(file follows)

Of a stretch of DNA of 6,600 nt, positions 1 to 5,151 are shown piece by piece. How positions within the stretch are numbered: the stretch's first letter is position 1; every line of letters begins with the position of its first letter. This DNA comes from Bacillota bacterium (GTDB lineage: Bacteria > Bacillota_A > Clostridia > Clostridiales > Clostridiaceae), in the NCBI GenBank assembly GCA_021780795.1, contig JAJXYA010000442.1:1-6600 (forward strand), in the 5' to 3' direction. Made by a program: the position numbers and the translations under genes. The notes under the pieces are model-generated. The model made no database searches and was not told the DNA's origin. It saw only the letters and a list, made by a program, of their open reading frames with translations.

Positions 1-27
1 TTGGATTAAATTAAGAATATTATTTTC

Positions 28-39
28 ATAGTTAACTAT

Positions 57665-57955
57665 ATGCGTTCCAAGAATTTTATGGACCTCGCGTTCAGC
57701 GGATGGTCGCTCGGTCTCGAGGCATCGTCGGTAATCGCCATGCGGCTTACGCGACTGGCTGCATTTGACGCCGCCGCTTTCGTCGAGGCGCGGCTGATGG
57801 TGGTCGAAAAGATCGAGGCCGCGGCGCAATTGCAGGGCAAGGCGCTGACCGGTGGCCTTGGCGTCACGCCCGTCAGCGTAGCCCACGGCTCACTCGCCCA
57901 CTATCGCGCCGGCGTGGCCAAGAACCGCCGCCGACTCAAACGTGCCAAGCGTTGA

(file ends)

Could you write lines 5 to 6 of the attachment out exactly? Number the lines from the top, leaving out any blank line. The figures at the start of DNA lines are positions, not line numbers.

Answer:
28 ATAGTTAACTAT

Positions 57665-57955